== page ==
Amidst all the salacious material emerging from the debate over whether World Bank President Paul Wolfowitz should stay or go, there is one curious and nagging point. Most of the coverage describes how Wolfowitz and his confidants have engaged in a lonely battle to attack corruption in developing countries. Pitted against him have been regular Bank staff and the Bank's Board. That raises the question: who are these staunch defenders of corruption and why are they opposed to goodness and truth?
There is a school of thought that corruption is good. The argument goes that in an economy stifled by regulation and bureaucracy, corruption may be a way to get things done. It would be a distinctly second-best approach (behind removing the stifling regulation) but may be better than nothing. The empirical evidence of studies that have addressed this, though, did not find that corruption had helped much. By making the regulation more lucrative for the bureaucrats in charge, the possibility of bribes increased the amount of red tape, rather than clearing away obstacles.
The most common uncharitable explanation of Bank staff opposition to the leadership's anti-corruption push is that the staff just want to push money out the door. This would not be so much an embrace of corruption as a willingness to look the other way. It sounds like callous indifference to a significant concern.
But it begs the question of whether corruption is an important problem, or whether it is the important problem.
There is a philosophical divide among development professionals about the relative importance of governance and where good governance comes from. The United States, particularly through programs like the Millennium Challenge Account, has argued for progress on corruption as a prerequisite to receiving large contributions. European counterparts have responded that corruption is important, but is a symptom of underdevelopment. The Europeans argue that assistance can play a role in addressing problems of poor governance (for example, by educating the populace).
So one argument against the primacy of corruption concerns could be that some countries are too important to abandon just because of corruption. In fact, this seems to have been the rationale behind the Bank leadership's support for assistance to Iraq, Pakistan, and Afghanistan. Transparency International in 2006 ranked Pakistan as 142nd out of 163 countries in corruption, while Iraq was 160th and Afghanistan dropped out of the index. These countries, though, have significant strategic importance along with major development needs.
The inconsistent application of an anti-corruption campaign is problematic. Before President Wolfowitz' arrival, the Bank already had programs to address corruption. The question under his leadership has been whether corruption trumped all other considerations. If it clearly does not in some instances, this threatens to make the withdrawal of assistance in other cases look capricious.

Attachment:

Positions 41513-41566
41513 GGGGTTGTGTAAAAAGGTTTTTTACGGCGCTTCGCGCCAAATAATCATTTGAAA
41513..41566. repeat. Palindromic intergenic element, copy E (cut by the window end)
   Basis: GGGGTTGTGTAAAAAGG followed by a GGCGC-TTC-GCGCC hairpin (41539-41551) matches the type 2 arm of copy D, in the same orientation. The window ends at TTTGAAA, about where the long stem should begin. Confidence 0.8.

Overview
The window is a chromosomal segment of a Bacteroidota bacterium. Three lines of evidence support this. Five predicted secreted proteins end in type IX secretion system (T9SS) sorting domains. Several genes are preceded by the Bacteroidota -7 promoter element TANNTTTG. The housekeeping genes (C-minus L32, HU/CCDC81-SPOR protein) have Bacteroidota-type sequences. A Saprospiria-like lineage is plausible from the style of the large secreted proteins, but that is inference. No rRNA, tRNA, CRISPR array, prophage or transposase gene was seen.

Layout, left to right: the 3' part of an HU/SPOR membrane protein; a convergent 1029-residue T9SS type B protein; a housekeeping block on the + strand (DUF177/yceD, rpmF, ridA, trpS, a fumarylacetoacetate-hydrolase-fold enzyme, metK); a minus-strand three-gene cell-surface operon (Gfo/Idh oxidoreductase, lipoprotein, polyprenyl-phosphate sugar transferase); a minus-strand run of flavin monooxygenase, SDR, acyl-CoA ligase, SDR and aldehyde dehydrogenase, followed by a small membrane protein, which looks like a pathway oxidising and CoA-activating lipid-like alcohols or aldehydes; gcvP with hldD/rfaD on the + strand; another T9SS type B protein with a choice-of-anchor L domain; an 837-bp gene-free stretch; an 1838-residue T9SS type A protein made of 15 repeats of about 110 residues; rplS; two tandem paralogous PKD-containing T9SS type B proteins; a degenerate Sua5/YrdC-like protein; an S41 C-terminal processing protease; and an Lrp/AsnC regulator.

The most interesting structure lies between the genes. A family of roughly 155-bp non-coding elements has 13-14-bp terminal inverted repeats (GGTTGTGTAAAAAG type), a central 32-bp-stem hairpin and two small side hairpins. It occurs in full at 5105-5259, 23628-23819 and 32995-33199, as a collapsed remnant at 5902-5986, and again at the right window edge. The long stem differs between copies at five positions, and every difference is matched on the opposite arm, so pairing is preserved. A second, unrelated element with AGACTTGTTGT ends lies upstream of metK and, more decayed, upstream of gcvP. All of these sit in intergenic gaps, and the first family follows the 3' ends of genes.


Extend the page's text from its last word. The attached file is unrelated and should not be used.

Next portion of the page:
Even if there is a consistent commitment to attack corruption, the misdeeds can be difficult to observe. Corrupt officials usually try to operate discreetly. Uncovering or preventing corruption requires effort and red tape. For example, how many officials need to sign off before money is disbursed? If it's just one, it will be harder to prevent impropriety. If the answer is many, it may be hard to get anything done. There is an inescapable tradeoff between the risk of funding corrupt activity and the goal of providing meaningful assistance. Even relatively clean countries -- and developed countries -- have incidents of corruption. If assistance is to be provided, there will be a risk that corrupt activity results. Assistance is not unique in this regard; one could say the same of defense spending. There can be honest disagreements over how to strike the balance between these risks and the benefits of the assistance. This is not a question of whether corruption is good or bad, but how cumbersome anti-corruption efforts will be.
It is also worth noting that there are two kinds of corruption entangled in this debate: corruption in recipient countries and corruption in the delivery of assistance. The introduction of new measures at the Bank in response to the latter concern has led Bank staff begin to feel as though they've all been tarred. Beyond perceived injustice, unwieldy procedures can do more harm than good.
Finally, there is the practical question of whether the Bank leadership is striking out at actual corruption or observed corruption. If a recipient country has an active press full of corruption allegations, it can find itself the target of Bank corruption concerns. A neighbor with a stifled press may escape scrutiny. If the campaign against corruption is not pursued with great care, the result can be to reward countries for suppressing free speech.
The conflict at the Bank may not be the Manichaean struggle of a flawed hero against the forces of evil that has been portrayed in the press. If both sides share the objective of promoting development as effectively as possible, the explanation for the current remarkable levels of internal strife must lie somewhere else. Perhaps the members of the Bank staff association actually mean what they say.
The author is resident fellow, American Enterprise Institute.